People seem to fall into two groups – those who see AI as a threat and those who are excited by its potential.

Recently the media have featured massive frauds generated using AI. These are just two high profile examples.

Deepfake video technology was used to dupe someone in the finance department of a multinational company out of the equivalent of £20 million. They used multiple fake videos and AI generated voices to replicate the company’s CFO and other members of staff on WhatsApp and emails.

Martin Lewis (Money saving expert) has been targeted, when a fake video presented him endorsing a fake investment project. 

Currently the fraudsters appear to be targeting high end businesses. It’s easy to assume that, if you aren’t a big corporation scammers won’t target you, but as the fraudsters become proficient in creating this kind of deepfake material, they’re likely to see smaller organisations as less likely to have the same level of security as bigger companies.

It’s not all bad

At the other end of the spectrum AI offers many advantages to business and companies that don’t embrace it are likely to be left behind. 

20 years ago employees were worried that the internet would put them out of a job. Instead it’s created a host of new opportunities. Similar worries about AI are raising their heads.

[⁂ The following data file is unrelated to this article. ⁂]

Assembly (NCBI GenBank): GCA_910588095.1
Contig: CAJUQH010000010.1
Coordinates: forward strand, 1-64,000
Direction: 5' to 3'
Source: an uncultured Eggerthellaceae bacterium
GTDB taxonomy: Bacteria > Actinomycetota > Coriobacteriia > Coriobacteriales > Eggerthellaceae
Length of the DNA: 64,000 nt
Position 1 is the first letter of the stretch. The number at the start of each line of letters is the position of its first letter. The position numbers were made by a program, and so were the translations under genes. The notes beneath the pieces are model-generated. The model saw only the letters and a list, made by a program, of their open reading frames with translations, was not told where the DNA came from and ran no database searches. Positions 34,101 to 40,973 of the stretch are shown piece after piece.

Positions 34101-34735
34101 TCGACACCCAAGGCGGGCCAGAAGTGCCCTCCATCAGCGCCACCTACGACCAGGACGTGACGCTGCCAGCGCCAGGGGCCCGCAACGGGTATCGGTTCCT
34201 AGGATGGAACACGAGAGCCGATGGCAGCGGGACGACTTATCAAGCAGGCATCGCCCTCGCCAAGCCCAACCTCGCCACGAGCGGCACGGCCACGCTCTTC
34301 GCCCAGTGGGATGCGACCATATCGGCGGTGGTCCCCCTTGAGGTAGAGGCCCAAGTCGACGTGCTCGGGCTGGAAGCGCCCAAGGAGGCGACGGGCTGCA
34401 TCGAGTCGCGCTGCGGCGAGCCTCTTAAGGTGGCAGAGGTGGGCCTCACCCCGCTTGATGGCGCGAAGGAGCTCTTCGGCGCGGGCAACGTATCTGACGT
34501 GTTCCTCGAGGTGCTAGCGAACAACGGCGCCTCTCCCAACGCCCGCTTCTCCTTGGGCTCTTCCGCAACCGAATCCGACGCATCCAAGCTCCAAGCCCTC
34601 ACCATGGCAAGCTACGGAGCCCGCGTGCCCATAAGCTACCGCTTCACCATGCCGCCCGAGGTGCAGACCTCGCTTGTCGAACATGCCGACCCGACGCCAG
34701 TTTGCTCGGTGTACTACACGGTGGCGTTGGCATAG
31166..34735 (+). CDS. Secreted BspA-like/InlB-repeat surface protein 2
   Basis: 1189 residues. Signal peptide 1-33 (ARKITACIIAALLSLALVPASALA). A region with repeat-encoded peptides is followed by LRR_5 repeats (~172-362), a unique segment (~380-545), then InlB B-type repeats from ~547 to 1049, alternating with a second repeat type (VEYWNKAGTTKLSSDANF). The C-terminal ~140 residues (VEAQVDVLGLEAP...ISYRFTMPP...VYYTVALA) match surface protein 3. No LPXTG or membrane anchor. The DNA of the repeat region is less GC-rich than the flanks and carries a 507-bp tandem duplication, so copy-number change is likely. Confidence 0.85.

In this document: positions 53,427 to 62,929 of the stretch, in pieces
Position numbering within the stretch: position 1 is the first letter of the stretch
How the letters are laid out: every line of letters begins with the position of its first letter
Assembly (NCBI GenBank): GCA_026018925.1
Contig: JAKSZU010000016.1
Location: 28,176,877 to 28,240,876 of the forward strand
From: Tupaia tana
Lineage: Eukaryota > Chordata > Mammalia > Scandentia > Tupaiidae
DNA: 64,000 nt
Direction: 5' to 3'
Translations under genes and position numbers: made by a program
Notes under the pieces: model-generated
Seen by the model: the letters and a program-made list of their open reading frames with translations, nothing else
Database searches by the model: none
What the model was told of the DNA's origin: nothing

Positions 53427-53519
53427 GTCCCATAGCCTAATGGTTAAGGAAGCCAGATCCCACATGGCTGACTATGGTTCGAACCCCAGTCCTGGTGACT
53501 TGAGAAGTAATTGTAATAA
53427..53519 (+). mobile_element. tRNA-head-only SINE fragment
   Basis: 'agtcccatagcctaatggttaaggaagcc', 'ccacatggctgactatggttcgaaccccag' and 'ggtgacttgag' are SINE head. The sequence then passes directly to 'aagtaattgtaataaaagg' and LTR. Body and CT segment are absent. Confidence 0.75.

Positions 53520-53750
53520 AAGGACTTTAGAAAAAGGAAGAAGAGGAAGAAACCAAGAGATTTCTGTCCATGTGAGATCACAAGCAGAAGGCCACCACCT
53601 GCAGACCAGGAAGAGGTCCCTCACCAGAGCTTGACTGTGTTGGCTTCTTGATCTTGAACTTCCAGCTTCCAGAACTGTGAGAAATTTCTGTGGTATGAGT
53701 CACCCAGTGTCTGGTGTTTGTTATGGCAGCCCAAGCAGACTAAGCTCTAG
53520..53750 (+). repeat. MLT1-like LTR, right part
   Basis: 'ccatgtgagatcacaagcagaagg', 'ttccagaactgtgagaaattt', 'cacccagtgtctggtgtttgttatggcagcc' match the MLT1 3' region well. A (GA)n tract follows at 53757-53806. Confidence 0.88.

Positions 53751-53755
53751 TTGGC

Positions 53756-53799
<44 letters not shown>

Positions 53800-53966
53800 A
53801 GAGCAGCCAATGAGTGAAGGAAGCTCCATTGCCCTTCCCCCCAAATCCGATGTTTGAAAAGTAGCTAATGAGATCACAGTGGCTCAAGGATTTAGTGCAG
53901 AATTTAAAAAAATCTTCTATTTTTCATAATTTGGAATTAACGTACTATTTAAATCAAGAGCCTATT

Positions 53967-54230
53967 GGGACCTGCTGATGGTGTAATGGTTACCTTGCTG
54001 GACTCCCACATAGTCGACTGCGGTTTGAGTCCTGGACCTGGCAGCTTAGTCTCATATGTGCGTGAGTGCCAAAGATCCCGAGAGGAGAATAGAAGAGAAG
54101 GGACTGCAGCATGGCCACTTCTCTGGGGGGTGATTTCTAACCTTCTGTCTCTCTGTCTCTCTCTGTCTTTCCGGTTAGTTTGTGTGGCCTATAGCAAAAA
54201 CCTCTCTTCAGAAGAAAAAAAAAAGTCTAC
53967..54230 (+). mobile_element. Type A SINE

If ChatGPT can create a report with a relatively small amount of information, does that mean that someone will lose their job? I don’t believe so, a futurist commented that ‘AI won’t take your job, but someone who knows how to use it might’.

From a business owners viewpoint, there are some common sense steps to take. Firstly, create a policy about how AI can be used within the organisation – and review it regularly.

Secondly, ensure you have the right level of cyber-security, ideally put in place by experts, such as two-factor authentication. Also, comprehensive cyber-insurance that covers you if the worst happens.

Thirdly, carry out due diligence on new suppliers, customers and staff. This is particularly important when you don’t actually meet people face-to-face. In today’s virtual world many companies never sit in the same room as supplier representatives, customers may be in a different country and even some team members may work 100% remotely.

It’s a reputation issue

People are quick to make judgments. There are apps to spot games that are created completely by AI, software to help teachers check work submitted for being AI generated and the screen actors union is up in arms about studios creating films using AI instead of real people. It won’t be long before the accounting software integrates AI to speed up accounting processes and improve efficiency.

The Institute of Chartered Accountants in England and Wales (ICAEW)even tested Chat GPT on the ICAEW exams

However, I believe that accountants need to be able to achieve much more than an exam pass to be a good practitioner, which is why most accountants work with a team who can help them to expand and learn, the personal touch is still crucial when it comes to business and accounting advice.